Two in Five Japanese Children Reluctant to Attend School During the PandemicHealth Society
Japan’s National Center for Child Health and Development conducted a survey on how children are being affected by COVID-19. When asked if they ever felt like they did not want to attend school, nearly 40% of elementary, junior high, and high school students said “Yes.” Asked further about their state of mind, the most common response, with nearly 40%, was that they “feel in a bad mood when they think about COVID-19.”
The survey, held nationwide from mid- to late September 2021, received responses from 1,271 students aged from first grade elementary through to the third year at high school.
The participants were also asked how often they felt like not going to school, with 8% answering “always,” 6% saying “most of the time,” and 24% feeling that way “sometimes.” These three responses alone accounted for 38% overall, an increase of 7 points from 31% in the last survey held in the autumn of 2020.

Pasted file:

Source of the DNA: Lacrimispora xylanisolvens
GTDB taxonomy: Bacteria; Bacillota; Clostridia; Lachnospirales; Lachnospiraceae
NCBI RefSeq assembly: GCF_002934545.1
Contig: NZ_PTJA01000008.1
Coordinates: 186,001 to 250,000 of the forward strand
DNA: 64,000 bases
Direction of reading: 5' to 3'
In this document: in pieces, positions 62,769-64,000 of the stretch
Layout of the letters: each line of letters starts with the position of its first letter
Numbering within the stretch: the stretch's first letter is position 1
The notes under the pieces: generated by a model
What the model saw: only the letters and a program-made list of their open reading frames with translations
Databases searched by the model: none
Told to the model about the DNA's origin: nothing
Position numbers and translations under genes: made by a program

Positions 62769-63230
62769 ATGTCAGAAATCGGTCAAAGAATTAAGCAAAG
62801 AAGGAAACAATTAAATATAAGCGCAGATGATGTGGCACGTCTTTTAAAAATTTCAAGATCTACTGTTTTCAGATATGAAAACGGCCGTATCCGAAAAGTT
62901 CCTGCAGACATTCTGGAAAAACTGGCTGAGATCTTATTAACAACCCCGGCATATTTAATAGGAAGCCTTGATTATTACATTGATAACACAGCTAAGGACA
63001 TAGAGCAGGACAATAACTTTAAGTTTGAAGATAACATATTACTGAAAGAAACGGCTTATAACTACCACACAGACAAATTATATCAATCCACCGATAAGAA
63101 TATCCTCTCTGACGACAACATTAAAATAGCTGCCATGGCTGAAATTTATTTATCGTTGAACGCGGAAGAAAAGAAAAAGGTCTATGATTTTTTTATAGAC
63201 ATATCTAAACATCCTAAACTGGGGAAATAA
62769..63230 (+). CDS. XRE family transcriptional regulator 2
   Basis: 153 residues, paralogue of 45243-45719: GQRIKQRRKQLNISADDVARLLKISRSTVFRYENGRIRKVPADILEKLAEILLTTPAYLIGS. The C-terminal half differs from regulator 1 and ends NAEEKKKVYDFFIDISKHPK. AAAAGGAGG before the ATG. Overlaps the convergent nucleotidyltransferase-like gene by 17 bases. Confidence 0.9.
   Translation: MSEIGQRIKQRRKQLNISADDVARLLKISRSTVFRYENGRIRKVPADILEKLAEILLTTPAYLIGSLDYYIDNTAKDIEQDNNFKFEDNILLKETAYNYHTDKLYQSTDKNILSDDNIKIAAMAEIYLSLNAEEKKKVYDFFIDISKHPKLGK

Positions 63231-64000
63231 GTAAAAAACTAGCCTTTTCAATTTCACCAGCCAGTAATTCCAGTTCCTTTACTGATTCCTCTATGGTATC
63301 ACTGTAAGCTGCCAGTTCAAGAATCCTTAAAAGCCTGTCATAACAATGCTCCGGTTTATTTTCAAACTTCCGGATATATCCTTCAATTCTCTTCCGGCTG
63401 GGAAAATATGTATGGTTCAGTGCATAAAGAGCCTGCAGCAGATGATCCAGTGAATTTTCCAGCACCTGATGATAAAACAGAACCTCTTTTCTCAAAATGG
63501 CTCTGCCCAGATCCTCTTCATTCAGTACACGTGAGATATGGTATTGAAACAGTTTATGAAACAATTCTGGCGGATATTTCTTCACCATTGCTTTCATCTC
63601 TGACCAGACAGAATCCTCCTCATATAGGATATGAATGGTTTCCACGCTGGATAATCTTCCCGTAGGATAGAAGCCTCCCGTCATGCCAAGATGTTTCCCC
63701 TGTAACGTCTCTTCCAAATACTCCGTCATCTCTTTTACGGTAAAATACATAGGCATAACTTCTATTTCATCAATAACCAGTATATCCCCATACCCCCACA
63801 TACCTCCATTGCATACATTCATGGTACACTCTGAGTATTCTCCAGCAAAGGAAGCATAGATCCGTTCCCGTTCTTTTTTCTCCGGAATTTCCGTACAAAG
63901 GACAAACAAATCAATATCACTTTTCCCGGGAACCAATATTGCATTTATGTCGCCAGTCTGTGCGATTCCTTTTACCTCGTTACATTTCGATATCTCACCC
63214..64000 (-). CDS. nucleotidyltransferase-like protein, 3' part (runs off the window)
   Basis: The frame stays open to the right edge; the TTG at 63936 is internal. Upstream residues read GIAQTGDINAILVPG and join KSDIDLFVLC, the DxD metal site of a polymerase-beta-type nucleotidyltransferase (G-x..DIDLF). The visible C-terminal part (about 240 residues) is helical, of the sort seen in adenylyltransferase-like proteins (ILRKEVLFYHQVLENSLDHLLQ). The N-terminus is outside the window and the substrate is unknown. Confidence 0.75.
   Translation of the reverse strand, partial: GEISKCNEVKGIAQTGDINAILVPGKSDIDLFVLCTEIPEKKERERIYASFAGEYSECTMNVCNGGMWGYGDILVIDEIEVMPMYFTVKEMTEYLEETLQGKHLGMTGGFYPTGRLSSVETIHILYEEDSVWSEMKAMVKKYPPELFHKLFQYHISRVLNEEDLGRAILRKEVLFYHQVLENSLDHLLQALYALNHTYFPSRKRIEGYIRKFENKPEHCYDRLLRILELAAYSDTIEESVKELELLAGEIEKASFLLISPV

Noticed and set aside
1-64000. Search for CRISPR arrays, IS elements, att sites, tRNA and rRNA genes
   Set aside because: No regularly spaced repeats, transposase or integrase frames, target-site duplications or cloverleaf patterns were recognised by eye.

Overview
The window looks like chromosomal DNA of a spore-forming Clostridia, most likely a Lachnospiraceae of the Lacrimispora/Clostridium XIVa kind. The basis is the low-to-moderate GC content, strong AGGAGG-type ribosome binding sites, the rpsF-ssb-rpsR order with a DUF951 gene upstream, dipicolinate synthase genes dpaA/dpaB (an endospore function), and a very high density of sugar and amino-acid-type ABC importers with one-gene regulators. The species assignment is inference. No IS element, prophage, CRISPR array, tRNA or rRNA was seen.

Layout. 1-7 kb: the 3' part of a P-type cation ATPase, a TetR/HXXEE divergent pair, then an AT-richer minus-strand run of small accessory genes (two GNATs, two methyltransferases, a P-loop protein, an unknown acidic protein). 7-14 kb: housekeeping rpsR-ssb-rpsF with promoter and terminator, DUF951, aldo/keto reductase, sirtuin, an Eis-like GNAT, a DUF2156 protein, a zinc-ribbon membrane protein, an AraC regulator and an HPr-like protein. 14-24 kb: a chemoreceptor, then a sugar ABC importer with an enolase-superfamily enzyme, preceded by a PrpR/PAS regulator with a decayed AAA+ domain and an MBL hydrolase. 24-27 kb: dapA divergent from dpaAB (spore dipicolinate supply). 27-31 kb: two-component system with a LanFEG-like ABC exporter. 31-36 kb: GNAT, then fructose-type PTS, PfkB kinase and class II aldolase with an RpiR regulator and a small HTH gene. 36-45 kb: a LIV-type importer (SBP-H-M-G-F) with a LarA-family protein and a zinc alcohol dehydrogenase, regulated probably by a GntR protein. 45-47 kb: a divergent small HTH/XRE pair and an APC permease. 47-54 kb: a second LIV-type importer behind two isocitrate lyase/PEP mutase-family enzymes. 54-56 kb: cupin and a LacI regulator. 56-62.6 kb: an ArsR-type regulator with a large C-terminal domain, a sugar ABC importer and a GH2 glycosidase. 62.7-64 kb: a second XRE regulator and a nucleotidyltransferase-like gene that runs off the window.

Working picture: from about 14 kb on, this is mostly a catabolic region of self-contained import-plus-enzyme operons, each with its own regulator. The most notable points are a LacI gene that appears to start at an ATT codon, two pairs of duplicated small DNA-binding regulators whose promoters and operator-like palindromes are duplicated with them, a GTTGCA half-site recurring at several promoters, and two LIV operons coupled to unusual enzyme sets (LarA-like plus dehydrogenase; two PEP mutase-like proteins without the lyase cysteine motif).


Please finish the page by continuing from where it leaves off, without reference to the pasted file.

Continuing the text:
Children were also asked about their state of mind over the previous four weeks. The most common response with 38% was that they “feel in a bad mood when thinking about COVID-19,” followed by 26% saying they “get angry quickly,” 26% who “can’t concentrate,” 20% who “wake in the night or can’t sleep,” and 15% who “often have bad dreams.” In the previous survey, 42% had said they “feel in a bad mood when thinking about COVID-19,” and while this time’s results indicate a slight improvement, the center notes that caution is still needed.
During the pandemic, there has been a shift across Japan to hold more lessons online. When the children were asked how they would feel if their lessons went online, the most popular response, with 32%, stated they would be “slightly happy.” Other common responses included “slightly unhappy” (24%), “very happy” (21%), “not happy at all” (15%), indicating a mostly positive attitude toward online lessons.
(Translated from Japanese. Banner photo © Pixta.)